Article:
By Amy Dillman

Death…  Death is by far the strongest sense that overtakes me in my nostrils and in my heart.  These people do not know their dignity or their value and consequently they live and work in a wretched environment.  The  trucks dump the trash and the workers, who have paid to be there, begin digging out what they will try to sell.

Vultures hover over my head only a few feet away and swarm the trash speaking of the dead things that the people are sifting their hands through.  The smell stings my nose even though I am several feet away.

The workers are exposed to dead bodies and needles and they have no idea the sicknesses and diseases they will pick up as they reach their hands into the garabage.  This is the most ethical job?  Well it is when your choices are a gangster, a drug dealer, a prostitute, or working in the dump.

As we stood on the cemetery grounds looking down at the dump I could not believe what I was seeing and hearing.  There were people making food and others lining up the eat right in the middle of the trash.  There were bulldozers pushing trash towards the river even though people were right in front of them (some have died this way because the bulldozers don't stop and they can't always see in front of them).

We even walked right up to a pile of junk where after a few years or after the people stop paying rent the bodies are dumped.  Unreal.  Death is the overwhelming feeling here, and I have Jesus the source of life living inside me. What do these people have if they don't have Jesus?  If they don't even know their value.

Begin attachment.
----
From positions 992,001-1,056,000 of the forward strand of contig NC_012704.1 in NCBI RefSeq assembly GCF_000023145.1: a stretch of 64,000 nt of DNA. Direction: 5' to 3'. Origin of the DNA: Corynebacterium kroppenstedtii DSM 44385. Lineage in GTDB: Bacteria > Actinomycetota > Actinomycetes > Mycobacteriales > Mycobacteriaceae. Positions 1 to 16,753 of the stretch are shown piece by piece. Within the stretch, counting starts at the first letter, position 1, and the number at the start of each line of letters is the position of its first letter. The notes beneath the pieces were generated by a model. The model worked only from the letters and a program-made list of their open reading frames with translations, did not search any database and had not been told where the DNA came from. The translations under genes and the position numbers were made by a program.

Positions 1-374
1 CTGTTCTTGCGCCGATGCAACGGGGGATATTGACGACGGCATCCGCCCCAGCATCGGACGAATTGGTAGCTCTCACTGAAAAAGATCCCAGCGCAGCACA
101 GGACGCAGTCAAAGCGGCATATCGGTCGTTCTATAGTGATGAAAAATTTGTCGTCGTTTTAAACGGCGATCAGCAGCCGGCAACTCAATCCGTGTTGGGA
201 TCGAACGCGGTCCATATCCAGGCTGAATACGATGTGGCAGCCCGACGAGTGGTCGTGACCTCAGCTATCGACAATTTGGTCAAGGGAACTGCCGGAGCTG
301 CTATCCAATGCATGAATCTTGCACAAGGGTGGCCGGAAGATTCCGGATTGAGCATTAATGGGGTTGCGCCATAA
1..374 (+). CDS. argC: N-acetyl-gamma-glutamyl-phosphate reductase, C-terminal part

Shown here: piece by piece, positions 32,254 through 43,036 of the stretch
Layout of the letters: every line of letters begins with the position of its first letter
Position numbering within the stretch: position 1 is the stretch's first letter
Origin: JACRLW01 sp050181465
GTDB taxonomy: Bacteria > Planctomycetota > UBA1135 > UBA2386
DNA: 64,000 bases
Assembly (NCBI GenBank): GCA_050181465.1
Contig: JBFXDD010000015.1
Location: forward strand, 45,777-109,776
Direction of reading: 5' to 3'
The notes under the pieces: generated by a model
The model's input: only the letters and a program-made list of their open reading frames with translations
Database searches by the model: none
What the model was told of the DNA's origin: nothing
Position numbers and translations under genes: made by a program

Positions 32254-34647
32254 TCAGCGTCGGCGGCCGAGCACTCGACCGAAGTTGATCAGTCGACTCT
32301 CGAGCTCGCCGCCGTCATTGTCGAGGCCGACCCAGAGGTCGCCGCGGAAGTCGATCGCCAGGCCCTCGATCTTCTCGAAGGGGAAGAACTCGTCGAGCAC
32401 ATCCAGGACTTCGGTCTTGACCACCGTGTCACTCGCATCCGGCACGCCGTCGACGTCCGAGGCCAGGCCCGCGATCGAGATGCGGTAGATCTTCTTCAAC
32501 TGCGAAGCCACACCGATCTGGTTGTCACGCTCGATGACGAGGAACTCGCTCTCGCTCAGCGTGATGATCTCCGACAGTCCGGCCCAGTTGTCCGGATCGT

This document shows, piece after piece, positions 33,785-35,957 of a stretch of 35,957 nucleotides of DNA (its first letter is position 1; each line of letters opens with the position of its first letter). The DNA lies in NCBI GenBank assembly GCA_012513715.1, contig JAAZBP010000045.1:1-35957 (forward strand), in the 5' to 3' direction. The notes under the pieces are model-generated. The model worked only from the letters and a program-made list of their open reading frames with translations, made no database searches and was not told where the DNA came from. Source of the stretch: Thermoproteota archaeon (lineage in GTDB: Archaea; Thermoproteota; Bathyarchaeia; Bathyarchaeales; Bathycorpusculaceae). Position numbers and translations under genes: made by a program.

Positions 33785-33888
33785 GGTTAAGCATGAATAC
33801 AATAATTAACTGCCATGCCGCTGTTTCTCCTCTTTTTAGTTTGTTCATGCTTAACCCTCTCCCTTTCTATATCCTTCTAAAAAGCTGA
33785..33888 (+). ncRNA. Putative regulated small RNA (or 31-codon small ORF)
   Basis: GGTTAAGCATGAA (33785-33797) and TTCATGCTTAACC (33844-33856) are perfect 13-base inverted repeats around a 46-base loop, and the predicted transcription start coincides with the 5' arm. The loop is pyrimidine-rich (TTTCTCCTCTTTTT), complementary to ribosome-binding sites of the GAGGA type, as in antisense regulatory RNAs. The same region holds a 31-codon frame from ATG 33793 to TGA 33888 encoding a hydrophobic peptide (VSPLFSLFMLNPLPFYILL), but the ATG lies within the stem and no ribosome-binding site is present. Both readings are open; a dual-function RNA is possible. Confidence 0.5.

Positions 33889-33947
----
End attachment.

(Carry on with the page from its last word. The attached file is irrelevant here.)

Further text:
Here you can see the three layers of society.  You have the dump at the bottom and then the ghetto and then self sufficiency is at the top where you see the tall building.  The dump has about 20,000 people living and working around there.  The dump was over two ravines and you could see the rivers open up right out by the dump.  The bulldozers push the trash into the river which is why the water is so messed up.  Later got to get even closer than this, we got to go down to a family's house who was living and working in the dump.

Loupe, is six years old and lives in the down the street where we had eaten lunch. Desi invited her to eat lunch with the family and our group. During lunch, Lynn, a member of our team, asked her if she wanted to sit on her lap and the little girl told Desi she was too dirty to sit on her lap.  I didn't hear her say it but I heard later and it broke my heart.  A six year old has embraced the reality of what she lives in and she believes she is too dirty.  I was so hurt for her because she must have been told that she was dirty.  Either that or she had just learned it from the people around her.  Either way she needs her value and worth instilled in her.  For that moment that Lynn had her sit in her lap she must have felt full of value.

My prayer is that little girls like Loupe will see their value through Christ's love, hearing that comment forever changed my outlook on life….

Loved with value,

Amy Dillman

Bloomington, IL